restricted access The Futures of African American Life Writing
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The Futures of African American Life Writing

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Published in the Fall of 1986 and edited by William L. Andrews, the last a/b: Auto/Biography Studies special issue devoted to African American life writing captured a unique moment in the history of the fields of African American studies and autobiography studies. Like several edited and single-author books on African American life writing published in the 1970s and 80s, the discussions in the 1986 special issue explored, with very few exceptions, the dynamics of eighteenth-century and nineteenth-century African American autobiographical expression.1

A number of the key texts included, referenced, and/or reviewed within the 1986 special issue quickly became seminal works in the field. In fact, three books still consistently impact discussions in African American studies. Andrews’s To Tell a Free Story: The First Century of Afro-American Autobiography, 1760–1865 remains required reading for any serious study of African American autobiography. Scholars exploring the contents of Olaudah Equiano’s or Gustavus Vassa’s 1789 Narrative and eighteenth-century African American autobiography still reference Angelo Costanzo’s Surprizing Narrative: Olaudah Equiano and the Beginnings of Black Autobiography. Charles T. Davis’s and Henry Louis Gates, Jr.’s The Slave’s Narrative as well continues to provide invaluable information for anyone writing on the most popular and frequently celebrated genre of African American life writing.

In more recent investigations, however, scholars have consistently pointed to the 1980s as a defining moment in the history of African American autobiography and literary criticism. Yet, further contextualizing the legacy of this period has allowed contemporary critics to highlight the presence of inherent preferences in this period of criticism along with the interpretive problems that grew out of these biases. Frances Smith Foster and Kim D. Green, for instance, have recently argued that Davis’s and Gates’s The Slave’s Narrative, Andrews’s To Tell a Free Story, and Deborah E. McDowell’s and Arnold Rampersad’s edited book, Slavery and the Literary Imagination, “promoted the personal narratives by enslaved and formerly enslaved writers as the ur-genre, and the archetypal movement of African American literature to be from slave South to free North” (49–50). For Foster and Green, this preference has clouded the field’s understanding of the origins [End Page 2] of African American literature along with the diverse literary texts written by African Americans that were published prior to the Civil War, even though several scholars have offered alternative literary and cultural histories on this period in recent years.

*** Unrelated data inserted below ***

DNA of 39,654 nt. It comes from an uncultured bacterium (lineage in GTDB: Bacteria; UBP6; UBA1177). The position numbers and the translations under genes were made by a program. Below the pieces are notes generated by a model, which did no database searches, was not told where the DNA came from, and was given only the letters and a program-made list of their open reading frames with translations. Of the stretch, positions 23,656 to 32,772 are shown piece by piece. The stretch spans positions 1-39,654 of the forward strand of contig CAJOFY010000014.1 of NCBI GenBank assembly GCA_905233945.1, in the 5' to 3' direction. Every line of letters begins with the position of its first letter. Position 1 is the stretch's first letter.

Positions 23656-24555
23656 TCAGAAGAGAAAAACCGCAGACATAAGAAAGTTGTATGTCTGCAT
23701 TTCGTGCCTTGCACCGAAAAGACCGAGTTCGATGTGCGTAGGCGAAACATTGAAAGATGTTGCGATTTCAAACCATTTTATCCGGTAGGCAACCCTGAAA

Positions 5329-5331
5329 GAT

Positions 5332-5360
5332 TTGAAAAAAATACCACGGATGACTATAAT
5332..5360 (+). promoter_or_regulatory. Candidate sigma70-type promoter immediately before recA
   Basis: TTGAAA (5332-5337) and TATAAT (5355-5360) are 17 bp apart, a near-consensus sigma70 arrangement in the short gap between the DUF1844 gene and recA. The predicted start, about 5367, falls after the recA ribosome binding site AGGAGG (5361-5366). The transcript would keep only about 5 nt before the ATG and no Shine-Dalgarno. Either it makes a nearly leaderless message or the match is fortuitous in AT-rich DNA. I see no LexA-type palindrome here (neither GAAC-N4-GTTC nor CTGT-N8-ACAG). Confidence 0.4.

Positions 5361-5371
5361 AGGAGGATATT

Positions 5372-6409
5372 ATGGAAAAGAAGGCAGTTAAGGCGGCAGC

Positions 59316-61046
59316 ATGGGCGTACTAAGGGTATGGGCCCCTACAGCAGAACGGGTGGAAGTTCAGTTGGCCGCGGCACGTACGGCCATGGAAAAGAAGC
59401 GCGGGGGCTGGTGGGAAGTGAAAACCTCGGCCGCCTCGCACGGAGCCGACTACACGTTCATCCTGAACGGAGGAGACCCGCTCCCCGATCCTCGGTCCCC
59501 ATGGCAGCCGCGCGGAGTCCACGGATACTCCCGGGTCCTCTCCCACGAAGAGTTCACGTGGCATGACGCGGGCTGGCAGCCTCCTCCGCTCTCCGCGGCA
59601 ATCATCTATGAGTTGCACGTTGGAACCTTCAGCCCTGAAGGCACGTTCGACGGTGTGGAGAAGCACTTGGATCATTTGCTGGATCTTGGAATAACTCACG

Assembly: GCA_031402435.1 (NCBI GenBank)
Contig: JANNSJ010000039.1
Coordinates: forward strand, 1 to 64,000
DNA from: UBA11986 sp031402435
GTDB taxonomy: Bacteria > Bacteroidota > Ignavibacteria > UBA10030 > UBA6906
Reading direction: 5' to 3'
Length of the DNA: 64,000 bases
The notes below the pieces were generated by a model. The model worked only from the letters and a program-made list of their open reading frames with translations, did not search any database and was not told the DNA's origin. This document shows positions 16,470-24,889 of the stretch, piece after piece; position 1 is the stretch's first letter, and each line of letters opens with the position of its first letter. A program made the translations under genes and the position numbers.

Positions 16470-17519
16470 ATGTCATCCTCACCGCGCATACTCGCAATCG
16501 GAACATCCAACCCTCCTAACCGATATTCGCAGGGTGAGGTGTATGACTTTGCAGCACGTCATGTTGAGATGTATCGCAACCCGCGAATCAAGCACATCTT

Unlike Foster and Green, who focus on African American literary and autobiographical texts published prior to the Civil War, Andrews, in essays following the publication of his influential To Tell, has outlined shortcomings in the field’s understanding of post-Civil War African American autobiography. Specifically, Andrews has insisted that the privileging of antebellum African American life writing in the late 1970s and 80s has obstructed our ability to appreciate African American autobiography published after the Civil War on its own terms (“African-American” and “Toward”).2 More crucially, the measuring of post-Civil War slave narratives by the characteristics found in antebellum slave narratives, Andrews holds, further prohibits recognizing identifiable patterns of revision in the representations of the self throughout the history of African American autobiography.

To a certain extent, the interdisciplinary essays in this special edition of a/b may be understood as a body of work that responds to the respective critiques of African American autobiography and literary criticism published in the 1970s and 80s. First, taken together, the essays refuse to privilege one historical period as they attend to African American life writing from the early nineteenth to the early twenty-first centuries. Second, many of the essays expand the field’s understanding of the types of African American life writers who have engaged in the act of exploring the self. Instead of only celebrating the language of the former Southern slave who acquires literacy and, eventually, freedom in the North, the contributors write about the acts of self-presentation performed by an Arctic explorer, a famous performer and public intellectual, multilingual African Muslims, transracial adoptees...